HR impacts company culture and plays a key role in helping to ensure an organization's culture stays relevant. Corporate culture is not a fixed state — it evolves with changing demographics, workplace norms, industry forces and other factors. It's possible to measure your organization's culture and use that information as a baseline for future improvements, notes the Society for Human Resource Management (SHRM). "You can now deploy pulse engagement and feedback tools to quickly understand cultural issues in every group, every week," reports SHRM.
Your corporate culture influences everything from productivity and morale to engagement and brand reputation. For HR leaders, it's important to recognize how culture impacts the bottom line and what steps businesses can take to periodically evaluate how their cultures are performing.
The Dynamics of Organizational Culture
Organizational culture is reflected across multiple levels of the business. It can be seen in the work styles that define your team's day-to-day approach to projects, and in how your management interacts with its staff. An enterprise culture can be hyperfocused, conservative, collaborative, team-driven or encompass a host of other characteristics. "Companies with positive cultures have better performance, productivity and profits than those without," according to SHRM.
HR leaders should consider the following:
- It's possible to measure organizational culture and use that as a barometer for engagement and workforce effectiveness
- HR leaders have a direct impact on company culture
- Cultures change and are molded by many factors
When you're seeking to determine if your organization's culture is evolving, there are several ways to evaluate that and change its trajectory if needed:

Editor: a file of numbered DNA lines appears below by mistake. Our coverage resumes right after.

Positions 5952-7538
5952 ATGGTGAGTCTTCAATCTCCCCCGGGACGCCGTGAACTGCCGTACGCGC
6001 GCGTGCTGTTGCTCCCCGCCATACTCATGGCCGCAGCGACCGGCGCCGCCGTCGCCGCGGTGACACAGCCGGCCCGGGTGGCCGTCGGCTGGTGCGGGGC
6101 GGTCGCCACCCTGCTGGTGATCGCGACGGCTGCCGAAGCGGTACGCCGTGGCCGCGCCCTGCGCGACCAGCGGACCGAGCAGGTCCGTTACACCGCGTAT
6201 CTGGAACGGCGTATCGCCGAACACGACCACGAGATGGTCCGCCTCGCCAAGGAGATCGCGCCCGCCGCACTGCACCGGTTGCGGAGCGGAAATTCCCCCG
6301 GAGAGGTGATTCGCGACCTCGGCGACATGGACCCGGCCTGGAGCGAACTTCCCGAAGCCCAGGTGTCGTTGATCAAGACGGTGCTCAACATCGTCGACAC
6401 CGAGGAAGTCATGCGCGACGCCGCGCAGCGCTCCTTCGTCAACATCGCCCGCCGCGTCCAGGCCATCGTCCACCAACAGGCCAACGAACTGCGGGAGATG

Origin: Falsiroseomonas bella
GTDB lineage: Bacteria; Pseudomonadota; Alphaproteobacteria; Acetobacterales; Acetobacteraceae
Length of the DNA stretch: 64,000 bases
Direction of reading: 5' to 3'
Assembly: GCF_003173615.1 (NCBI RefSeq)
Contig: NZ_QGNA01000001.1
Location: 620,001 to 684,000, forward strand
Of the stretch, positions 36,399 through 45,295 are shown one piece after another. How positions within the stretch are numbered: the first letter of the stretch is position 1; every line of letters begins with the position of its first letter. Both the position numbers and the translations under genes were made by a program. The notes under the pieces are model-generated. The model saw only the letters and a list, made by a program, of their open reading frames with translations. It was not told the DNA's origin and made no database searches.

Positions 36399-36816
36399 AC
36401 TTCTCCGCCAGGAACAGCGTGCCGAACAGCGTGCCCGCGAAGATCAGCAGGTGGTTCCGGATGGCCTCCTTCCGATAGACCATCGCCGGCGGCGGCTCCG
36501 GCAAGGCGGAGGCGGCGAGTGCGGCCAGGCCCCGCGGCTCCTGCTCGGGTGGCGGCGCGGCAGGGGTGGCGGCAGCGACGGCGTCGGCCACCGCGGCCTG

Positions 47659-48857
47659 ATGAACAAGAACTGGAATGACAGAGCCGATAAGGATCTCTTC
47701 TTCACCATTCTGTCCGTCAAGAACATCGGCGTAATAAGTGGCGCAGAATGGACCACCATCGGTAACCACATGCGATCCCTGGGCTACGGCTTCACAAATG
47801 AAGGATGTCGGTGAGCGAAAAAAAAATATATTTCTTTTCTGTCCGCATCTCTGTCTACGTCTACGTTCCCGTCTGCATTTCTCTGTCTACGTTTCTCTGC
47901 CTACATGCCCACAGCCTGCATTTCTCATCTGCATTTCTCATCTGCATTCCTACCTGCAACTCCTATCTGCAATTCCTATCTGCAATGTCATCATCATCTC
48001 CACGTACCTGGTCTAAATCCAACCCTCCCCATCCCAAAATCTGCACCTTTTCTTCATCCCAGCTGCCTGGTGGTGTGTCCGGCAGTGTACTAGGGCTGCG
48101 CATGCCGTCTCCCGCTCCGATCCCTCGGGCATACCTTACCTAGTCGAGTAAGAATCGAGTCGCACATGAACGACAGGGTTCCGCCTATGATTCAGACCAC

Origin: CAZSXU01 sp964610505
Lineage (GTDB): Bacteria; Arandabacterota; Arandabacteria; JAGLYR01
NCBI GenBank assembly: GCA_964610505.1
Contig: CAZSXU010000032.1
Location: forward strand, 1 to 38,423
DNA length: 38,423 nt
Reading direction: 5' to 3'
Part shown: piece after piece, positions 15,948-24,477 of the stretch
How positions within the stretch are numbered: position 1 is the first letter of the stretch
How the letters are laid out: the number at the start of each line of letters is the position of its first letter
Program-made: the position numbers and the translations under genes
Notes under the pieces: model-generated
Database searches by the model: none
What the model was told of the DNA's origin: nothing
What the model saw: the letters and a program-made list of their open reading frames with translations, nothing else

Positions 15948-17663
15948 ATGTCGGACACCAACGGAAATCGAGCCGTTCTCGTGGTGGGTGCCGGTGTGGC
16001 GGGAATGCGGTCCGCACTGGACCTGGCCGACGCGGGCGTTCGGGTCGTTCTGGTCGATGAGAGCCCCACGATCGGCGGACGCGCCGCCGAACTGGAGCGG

Different generations have unique desires and expectations regarding an organization's culture. Currently, you'll find four generations working side-by-side in many businesses. Millennials are taking a more prominent role as baby boomers reach retirement. As a result, HR leaders need to evaluate how each generation's expectations and needs shape a changing organizational culture — and whether current values resonate. HR leaders should determine whether their current workplace culture is strong, or whether new programs should be incorporated — such as increased mentorship.
An organization's culture doesn't exist in a vacuum. The tone is set by the leadership, but it's affected by a variety of external agents. Changing norms in the workplace, political factors, a tight job market in the industry, a shortage of skilled labor and other elements can change your culture and make it increasingly important. Take a closer look at industry trends that might influence your organization's culture. For example, if your company must allow staff to work from anywhere in order to attract talent in a competitive industry, then it might be time to adopt flexible scheduling and telecommuting policies.
Technology also has an impact on an organization's culture. As companies become more global, teams have to work across different cultures, geographies and time zones. Collaborative tools are playing a larger role in the conversation. If you're lagging behind in using technology to help support your culture, now may be the time to determine how technology can help you better align.
How engaged are your employees? Understanding employee engagement can help you see how effective your culture is. When employees are engaged, they're likely more connected to your mission and more productive. If strategic assessments reveal low engagement, it's time to look at what areas of your culture can be changed to more effectively engage your team — from clarifying your purpose to improving your management style.
The Big Picture
Your organization's mission and vision statement convey your culture. You may also use core values to convey your organization's approach to serving customers and stakeholders and treating employees. Revisiting these documents can help businesses determine if anything has changed and what's influencing organizational culture. For example, a strategic pivot might have fundamentally affected your mission.
HR impacts company culture in a number of ways. Establish a process where you regularly evaluate your organization's culture, and then work to determine what steps you can take to maximize your culture's impact on the bottom line.
Where are your employees on the Engagement Meter? Try our interactive tool today to help you drive work happiness within your organization.